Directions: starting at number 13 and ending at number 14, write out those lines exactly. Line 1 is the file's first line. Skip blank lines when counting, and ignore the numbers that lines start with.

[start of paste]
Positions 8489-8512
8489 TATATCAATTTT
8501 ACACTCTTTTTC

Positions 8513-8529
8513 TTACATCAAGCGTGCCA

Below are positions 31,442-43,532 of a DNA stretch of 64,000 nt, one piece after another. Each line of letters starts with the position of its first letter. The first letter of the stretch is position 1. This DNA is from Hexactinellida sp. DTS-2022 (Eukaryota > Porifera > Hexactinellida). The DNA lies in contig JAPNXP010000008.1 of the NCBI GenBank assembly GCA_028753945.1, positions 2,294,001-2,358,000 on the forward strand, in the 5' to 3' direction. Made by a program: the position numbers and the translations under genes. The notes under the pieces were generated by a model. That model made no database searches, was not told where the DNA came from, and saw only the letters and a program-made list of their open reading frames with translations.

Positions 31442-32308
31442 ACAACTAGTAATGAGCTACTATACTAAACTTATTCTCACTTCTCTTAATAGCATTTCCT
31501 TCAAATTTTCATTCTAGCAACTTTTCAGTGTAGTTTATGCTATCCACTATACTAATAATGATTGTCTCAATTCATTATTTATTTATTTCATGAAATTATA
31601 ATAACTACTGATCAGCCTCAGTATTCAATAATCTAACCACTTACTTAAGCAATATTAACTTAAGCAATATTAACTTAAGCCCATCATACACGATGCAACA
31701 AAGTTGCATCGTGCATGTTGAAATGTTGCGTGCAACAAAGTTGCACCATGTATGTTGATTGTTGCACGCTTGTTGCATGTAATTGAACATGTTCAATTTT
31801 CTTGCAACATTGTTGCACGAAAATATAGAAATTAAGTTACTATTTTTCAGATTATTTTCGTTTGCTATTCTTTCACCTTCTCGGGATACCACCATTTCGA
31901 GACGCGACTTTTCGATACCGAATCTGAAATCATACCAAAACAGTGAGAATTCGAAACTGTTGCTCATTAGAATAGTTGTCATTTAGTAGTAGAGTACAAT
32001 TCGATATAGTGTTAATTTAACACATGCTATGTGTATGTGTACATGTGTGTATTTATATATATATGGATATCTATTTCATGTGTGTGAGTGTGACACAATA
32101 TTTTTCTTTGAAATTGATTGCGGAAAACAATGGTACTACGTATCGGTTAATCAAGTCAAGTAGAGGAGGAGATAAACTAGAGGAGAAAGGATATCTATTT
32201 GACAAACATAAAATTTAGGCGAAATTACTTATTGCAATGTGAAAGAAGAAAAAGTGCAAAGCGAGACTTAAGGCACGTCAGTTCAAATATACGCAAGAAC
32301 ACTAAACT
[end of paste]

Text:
31901 GACGCGACTTTTCGATACCGAATCTGAAATCATACCAAAACAGTGAGAATTCGAAACTGTTGCTCATTAGAATAGTTGTCATTTAGTAGTAGAGTACAAT
32001 TCGATATAGTGTTAATTTAACACATGCTATGTGTATGTGTACATGTGTGTATTTATATATATATGGATATCTATTTCATGTGTGTGAGTGTGACACAATA